Are Baby Boomers Really Properly Prepared to Exit Their Businesses?

Good preparation and risk reduction create better options.

If you’re a Baby Boomer who plans to sell or transition out of your business in the next 10 years, you’re not alone. And that’s not good news.

The Pepperdine School of Business predicts that 67 percent of business owners are planning some sort of ownership transfer in the next 10 years. A report in Inc. magazine forecasts that 65 to 75 percent of U.S. small businesses—nearly 10 million—will be put up for sale in the next decade.

“With such a large supply on the market,” writes Carey McCann of SME Research, “there will surely be a downward pressure on pricing.”

In such an environment of likely higher interest rates, more regulation and competition; developing an exit strategy assumes an even higher importance. Companies that have planned properly will typically command a higher price and find it easier to execute a transition. Frankly, those who don’t plan (and execute) may be in big trouble in the crowded marketplace.

Even if you don’t have immediate plans to sell, it’s a good idea to start thinking about it now. Deliberate planning and execution usually takes several years and sometimes more to successfully accomplish. Plus, the act of planning and successful execution will help you improve your company’s performance and even future access to credit.

Improve Performance and Corporate Value by Reducing Business Risk
One of the most important concepts to understand in exit planning is that risk reduction significantly increases corporate value.

Most business owners understand the benefits of improving their compound annual growth rate and increasing their EBITDA. Many, however, fail to understand how perceived future business risk can affect business valuation, potential sale price and the quality and quantity of your options for transition. That’s true whether you’re considering an external sale, an inter-generational transfer, a management buyout or an employee stock ownership plan.

Even if you are not interested in exiting your business in the near future, optimizing your business value through risk reduction has huge benefits.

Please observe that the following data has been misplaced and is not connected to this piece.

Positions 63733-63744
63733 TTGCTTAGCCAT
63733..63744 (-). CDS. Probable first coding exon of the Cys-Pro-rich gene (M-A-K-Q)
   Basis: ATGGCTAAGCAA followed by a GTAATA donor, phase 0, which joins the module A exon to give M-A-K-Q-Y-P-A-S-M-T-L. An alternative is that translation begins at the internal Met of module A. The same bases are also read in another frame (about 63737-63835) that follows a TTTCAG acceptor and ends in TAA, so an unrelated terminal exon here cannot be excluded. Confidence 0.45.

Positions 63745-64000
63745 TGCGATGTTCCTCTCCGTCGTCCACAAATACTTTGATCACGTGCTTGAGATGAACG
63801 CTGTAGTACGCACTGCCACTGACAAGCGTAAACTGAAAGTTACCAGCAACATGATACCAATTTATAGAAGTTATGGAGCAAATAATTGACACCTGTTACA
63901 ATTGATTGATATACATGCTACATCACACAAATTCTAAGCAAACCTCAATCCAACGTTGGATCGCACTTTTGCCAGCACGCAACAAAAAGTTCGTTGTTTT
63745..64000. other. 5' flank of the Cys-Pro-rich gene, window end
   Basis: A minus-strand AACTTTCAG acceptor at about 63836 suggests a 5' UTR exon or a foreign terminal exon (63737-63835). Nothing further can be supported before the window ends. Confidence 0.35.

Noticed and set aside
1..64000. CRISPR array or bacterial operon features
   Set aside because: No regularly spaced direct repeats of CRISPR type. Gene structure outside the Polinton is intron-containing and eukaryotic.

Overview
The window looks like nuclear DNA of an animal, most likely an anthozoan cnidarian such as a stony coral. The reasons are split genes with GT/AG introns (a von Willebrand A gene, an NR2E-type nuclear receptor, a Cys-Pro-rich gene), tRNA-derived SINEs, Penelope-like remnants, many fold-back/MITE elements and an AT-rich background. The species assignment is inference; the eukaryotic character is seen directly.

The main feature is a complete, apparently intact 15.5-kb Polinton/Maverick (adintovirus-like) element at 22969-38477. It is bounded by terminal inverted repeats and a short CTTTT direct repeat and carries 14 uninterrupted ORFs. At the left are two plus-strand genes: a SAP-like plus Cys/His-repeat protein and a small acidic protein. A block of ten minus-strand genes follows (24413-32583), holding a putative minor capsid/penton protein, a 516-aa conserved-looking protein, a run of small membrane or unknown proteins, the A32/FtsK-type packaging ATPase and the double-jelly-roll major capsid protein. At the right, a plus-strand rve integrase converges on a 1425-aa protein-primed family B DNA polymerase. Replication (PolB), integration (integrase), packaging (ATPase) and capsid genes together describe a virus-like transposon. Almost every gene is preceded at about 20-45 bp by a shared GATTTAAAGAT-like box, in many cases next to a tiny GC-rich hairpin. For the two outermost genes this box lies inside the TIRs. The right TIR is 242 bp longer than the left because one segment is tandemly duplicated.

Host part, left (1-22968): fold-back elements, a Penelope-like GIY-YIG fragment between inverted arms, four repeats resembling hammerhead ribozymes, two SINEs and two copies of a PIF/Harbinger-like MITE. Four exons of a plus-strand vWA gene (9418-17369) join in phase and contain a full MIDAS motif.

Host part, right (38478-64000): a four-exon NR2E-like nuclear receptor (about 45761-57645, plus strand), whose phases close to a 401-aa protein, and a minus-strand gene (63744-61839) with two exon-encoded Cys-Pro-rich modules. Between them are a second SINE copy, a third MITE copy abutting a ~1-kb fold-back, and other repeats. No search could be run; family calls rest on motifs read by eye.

For example, when you attempt to increase your borrowing limit, your bank will not only look at your past performance, it will typically consider what its risk is in the future performance of the company. They will examine the risk factors going forward in areas such as leadership, people, planning, sales, marketing, operations, finance and legal.

According to research from Morningstar and Corporate Value Metrics, lower middle market companies can increase their value up to 70 percent over a three- to five-year period through business risk reduction.
What’s the best way to reduce risk and enhance corporate value? There are many approaches, but from our experience, the most successful outcomes have employed a formal process.

A 4-Step Transition Plan
The best way to proceed is to use a four-stage transition process that combines a team approach that may include consultants, accountants, attorneys, investment advisers and insurance professionals:

Stage 1: Discovery
What are the ownership’s personal needs, goals and timeframes regarding transition? What is the current state of the business on its lifecycle and the risk factors in its functional areas described above?
Stage 2: Options Assessment
Given what was learned in Stage 1, what are all the potential ways to meet the ownership goals? Many times inertia sets in, and it is easy to have blinders on. It is critical to examine all potential paths with their pluses and minuses and to not arbitrarily pick one. The impact on all stakeholders should be measured.

Stage 3: Pick A Path
This includes formal road map development; acquisition and development of internal and external resources; and a real commitment to both value enhancement and business risk reduction. Some specifics that can be addressed to reduce future business risk include customer and/supplier concentration; geographic, horizontal and vertical scalability; good financial controls; recurring revenue; product/service exclusivity; customer satisfaction and strong, deep leadership with a motivated workforce.

Stage 4: Plan Execution
This covers formal milestones, formal and timely reassessment of goal achievement and a method to reward for goal attainment.

Every business owner should have a goal of successfully transitioning out of their company in the future. To that end, it is critical to understand that the execution of a formal plan including business risk reduction and value enhancement will greatly improve the probability of reaching your goals. This is even more important given baby boomer demographics and the challenges in the debt markets in the years to come.

So, even if a transition is not imminent, it is much better to begin the planning and execution of a formal transition process earlier rather than later. With a good process, it is easier than you think.

Dave Raden
Joe Kessinger
Joe Lieberman